Not in a self-pitying way, of course. That’s not to be all “no one loves me.” Just saying that I finally realized that I’ve been holding on to this high school experience that ended for me twelve years ago. I’ve been considering it my “real” high school experience. My “real” place. The “real” memories of what my high school days should have been. Could have been.

But they didn’t hold on to me because it’s not my place. It’s just not my place.

As far as high schools go, maybe I don’t have a place.

In a way, I’m happier to have been abroad and seen it go on without me than I would have been to make all of the effort to cross state lines only to attend a reunion that would have been just fine without me.

 

Seriously?! F*** Mass Shooters

But don’t actually fuck them. You don’t have to. It’s actually your right to say “no” when some creepy motherfucker creeps on you. It’s your right to protect yourself. And no, saying a quick “yes” now to avoid pissing him off is not protecting yourself. It is becoming more deeply entrenched with a creep. Say no now, and say no often.

That sicko *I refuse to say his name* had money, two parents, and I saw his picture–he was decently good-looking. Do you know what it means when a rich, decently good-looking man can’t get a date? IT MEANS HE’S A FUCKING CREEP.

If you are a rich, decently good-looking man and women don’t want you, guess what? YOU ARE A CREEP.

It’s a harsh truth, but guess what? Life is full of harsh truths, and dealing with them is part of living. EVERYONE struggles. You are NOT the only one with SHIT. You are not the only one whose fucking parents divorced!! You are not the only one whose father’s business went under! YOU ARE NOT THE ONLY ONE WITH ROMANTIC TROUBLES>>>>IT’s called “dating”! Welcome to the rest of your damn life! DEAL. WITH. IT.

oh, and one more thing. There is one grand secret that will lessen your troubles and aid you on your grand quest to getting laid. Are you ready? Write this down, you’ll want to remember it. It’s really important. OK, here goes:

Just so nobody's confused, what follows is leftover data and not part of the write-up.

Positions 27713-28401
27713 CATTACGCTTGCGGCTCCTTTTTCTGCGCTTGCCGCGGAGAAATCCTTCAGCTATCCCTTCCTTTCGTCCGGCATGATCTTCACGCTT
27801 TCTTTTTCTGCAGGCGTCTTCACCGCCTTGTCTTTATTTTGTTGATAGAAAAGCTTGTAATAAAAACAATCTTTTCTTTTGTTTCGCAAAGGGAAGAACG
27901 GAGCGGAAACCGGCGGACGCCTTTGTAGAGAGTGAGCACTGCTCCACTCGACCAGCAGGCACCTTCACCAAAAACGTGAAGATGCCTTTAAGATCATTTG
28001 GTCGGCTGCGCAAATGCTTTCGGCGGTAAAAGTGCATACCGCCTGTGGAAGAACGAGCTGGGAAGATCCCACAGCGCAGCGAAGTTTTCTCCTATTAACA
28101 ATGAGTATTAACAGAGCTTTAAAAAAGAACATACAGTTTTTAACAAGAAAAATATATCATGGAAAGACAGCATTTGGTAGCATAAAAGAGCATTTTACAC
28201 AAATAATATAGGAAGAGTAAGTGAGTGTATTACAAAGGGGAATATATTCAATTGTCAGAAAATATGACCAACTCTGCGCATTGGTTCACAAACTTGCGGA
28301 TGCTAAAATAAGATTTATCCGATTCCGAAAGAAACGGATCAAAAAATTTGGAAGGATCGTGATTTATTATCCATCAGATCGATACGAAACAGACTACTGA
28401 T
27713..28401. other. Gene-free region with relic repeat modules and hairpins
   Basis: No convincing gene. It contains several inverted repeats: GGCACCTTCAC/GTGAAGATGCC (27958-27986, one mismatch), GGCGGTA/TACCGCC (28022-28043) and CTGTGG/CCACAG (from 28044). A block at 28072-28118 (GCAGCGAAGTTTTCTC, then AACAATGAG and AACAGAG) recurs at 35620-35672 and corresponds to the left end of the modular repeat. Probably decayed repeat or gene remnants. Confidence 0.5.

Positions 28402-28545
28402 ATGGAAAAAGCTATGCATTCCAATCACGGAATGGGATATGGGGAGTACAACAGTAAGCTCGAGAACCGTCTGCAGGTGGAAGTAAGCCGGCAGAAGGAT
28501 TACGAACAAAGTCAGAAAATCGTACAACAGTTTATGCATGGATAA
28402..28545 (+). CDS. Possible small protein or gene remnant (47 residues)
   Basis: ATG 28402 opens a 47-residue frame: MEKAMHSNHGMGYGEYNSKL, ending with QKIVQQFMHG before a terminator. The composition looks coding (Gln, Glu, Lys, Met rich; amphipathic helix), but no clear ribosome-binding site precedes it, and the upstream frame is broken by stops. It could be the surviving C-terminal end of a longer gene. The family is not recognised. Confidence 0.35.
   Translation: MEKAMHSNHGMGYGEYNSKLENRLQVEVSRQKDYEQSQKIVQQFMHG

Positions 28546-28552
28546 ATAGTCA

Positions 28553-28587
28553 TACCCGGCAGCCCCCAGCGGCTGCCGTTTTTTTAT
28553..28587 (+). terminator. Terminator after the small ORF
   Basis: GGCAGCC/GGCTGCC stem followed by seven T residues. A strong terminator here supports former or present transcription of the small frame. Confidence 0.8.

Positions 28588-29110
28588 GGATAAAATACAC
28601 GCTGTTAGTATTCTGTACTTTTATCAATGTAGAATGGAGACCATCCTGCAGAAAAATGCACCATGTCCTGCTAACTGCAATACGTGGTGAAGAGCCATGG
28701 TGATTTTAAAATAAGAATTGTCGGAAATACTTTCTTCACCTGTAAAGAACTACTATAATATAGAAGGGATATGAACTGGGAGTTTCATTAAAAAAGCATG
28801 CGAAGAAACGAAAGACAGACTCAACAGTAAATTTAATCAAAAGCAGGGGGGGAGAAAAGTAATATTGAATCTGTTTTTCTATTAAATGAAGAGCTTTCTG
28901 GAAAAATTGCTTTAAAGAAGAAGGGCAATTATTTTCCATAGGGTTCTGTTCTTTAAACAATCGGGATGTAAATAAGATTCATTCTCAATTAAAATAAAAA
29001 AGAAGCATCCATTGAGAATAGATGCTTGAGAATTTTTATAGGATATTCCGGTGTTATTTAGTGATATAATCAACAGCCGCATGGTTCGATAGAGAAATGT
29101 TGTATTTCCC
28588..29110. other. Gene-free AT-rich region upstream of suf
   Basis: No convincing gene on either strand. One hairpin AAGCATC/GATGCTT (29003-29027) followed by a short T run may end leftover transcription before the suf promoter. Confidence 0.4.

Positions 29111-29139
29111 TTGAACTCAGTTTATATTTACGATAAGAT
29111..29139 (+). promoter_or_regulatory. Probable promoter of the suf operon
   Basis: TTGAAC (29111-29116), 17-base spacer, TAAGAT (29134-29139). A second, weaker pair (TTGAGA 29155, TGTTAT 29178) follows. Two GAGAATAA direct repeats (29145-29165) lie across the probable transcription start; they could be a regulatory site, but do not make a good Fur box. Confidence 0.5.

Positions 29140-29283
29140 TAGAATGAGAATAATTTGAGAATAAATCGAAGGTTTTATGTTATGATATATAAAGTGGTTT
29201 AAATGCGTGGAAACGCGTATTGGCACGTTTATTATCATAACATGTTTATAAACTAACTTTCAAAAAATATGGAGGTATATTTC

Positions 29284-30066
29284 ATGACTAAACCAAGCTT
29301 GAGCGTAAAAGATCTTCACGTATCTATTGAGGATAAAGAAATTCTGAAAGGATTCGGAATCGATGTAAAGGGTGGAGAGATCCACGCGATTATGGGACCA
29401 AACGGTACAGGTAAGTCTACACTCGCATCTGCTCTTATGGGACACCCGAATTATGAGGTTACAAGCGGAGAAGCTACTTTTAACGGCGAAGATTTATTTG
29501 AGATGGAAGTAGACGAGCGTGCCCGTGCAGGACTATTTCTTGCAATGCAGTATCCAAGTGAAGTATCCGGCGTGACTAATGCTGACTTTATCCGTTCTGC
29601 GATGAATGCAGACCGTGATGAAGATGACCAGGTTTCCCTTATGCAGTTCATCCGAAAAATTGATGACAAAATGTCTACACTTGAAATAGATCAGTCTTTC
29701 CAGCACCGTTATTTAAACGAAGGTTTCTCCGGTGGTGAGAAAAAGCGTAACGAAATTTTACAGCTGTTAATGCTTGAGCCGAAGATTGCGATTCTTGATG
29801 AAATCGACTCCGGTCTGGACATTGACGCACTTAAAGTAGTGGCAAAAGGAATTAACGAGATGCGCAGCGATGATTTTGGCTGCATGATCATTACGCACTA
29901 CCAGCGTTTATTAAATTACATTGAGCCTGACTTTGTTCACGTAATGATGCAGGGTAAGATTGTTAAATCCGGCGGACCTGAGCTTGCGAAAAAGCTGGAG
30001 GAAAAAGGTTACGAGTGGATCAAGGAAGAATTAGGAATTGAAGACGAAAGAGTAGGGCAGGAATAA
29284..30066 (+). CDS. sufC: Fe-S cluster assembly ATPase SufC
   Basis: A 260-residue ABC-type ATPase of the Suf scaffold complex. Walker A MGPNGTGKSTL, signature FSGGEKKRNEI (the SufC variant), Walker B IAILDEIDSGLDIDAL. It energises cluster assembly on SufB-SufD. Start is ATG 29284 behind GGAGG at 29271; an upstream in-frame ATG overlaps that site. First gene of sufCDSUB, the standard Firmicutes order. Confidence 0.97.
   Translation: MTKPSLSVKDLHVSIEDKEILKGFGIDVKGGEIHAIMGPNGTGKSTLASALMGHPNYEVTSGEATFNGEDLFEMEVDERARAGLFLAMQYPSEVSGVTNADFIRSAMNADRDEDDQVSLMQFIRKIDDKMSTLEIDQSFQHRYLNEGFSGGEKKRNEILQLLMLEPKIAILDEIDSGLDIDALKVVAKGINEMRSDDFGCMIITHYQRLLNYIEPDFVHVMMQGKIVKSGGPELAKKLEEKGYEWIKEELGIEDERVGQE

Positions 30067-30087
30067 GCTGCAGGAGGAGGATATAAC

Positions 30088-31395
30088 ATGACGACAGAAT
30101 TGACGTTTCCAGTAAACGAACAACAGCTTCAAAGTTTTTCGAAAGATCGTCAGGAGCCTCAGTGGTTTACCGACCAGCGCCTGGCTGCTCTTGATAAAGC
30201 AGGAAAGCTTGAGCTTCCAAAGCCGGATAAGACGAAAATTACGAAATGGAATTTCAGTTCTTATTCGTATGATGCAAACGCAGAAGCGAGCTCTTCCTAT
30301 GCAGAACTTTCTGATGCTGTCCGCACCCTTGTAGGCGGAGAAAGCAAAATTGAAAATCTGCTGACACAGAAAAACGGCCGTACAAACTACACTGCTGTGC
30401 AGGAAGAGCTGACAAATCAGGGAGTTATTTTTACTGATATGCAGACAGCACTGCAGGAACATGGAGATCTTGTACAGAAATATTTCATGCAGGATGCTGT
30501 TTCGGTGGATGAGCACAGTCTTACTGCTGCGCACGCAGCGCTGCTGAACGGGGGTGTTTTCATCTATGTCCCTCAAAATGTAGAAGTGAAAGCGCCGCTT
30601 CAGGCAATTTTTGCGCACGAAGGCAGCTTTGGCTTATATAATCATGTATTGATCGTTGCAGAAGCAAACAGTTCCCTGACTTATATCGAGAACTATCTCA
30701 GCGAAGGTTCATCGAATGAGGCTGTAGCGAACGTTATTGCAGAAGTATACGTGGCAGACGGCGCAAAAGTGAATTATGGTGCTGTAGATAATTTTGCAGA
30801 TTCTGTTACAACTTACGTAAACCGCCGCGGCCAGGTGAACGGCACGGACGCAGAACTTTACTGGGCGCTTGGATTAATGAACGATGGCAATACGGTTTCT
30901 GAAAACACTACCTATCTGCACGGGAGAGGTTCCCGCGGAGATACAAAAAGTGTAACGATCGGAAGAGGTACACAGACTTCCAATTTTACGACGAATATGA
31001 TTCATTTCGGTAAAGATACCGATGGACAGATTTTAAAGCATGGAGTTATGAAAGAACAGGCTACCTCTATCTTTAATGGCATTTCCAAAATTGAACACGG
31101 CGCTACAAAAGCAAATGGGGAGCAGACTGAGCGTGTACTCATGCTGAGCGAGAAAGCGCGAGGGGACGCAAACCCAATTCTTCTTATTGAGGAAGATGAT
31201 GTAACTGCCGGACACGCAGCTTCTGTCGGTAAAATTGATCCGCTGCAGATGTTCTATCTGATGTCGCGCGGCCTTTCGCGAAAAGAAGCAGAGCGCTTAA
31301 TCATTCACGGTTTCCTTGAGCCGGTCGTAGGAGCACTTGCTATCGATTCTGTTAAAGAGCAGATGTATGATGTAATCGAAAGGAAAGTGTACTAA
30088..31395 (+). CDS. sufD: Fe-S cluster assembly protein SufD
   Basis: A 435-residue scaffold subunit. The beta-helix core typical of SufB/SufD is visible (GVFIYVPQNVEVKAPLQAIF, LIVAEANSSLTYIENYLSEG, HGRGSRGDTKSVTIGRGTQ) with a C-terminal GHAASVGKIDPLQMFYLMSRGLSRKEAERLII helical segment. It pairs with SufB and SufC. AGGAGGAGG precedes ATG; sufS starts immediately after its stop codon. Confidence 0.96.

STOP BEING A PITY-PARTY THROWING, ANGRY, SELF-LOATHING, JUDGMENTAL CREEP. STOP IT RIGHT NOW AND I PROMISE SOME DRUNK GIRL WILL SEE YOUR MONEY AND DECENT LOOKS AND OVERLOOK YOUR GENERAL ABSENCE OF A PERSONALITY.

That’s what I’D say to that sicko if I had the chance. Right after I slapped the shit out of him.

I honestly don’t know if I’ll ever live in the States again. I’m 27 years old and I feel LUCKY and BLESSED that I made it out alive. Literally, that I made it out of our school system without ever having undergone the trauma of a mass shooting.

This is fucking wrong. This is the wrong thing.

Our society has always had two category of celebrity: the famous and the infamous. Everyone knows Al Capone’s name and no one thought any harm of it. 

Well you know what? Harm has come. This particular little shit wrote a 141-page MANIFESTO that reads like a damn set of theatrics. He coordinated this. He wanted to be seen. And guess what? It’s OBVIOUS. And guess what else?

WE’RE GIVING HIM WHAT HE WANTS.

So you know what we just said to all the other entitled ass kids who want attention and can’t think of any other way to get it? Try mass shooting. You’ll be famous. You’ll be all over the web and TV. Everyone will be talking about you. That’s what you want right? MASS SHOOTING IS THE WAY TO GET IT.

That’s the message we’re sending!!!!!!!! IS ANYONE ELSE NOT OK WITH THIS?????

You know what I propose? Anyone who commits grievous crimes against society, a la mass shootings, should be stricken from the damn record. It should be a crime to say their name in public. Their social security numbers should be wiped out, their school records should be burned. We as a society should erase them. They should cease to exist. 

Do you give a screaming 3-year old in a grocery store that popsicle?? Or do you make it known that that’s not the way to get what they want, and that sometimes they’re just gonna have to deal with the word “no”? Fuck; I hope it’s the latter. 

Cherry Blossoms

I’ve seen plenty of cherry blossoms,
In Korea, no less.
Dc has a cherry blossom festival too
(Although I hear theirs is covered in snow this year).
I haven’t made it to a cherry blossom fest yet–
Haven’t traveled to any beach or island or forest to see them on bloom
Instead, I watch the spring snowflakes drift from their branches on my morning walk,
A swirling white that lands on my shoulders and warms me with hope instead of freezing me with more winter.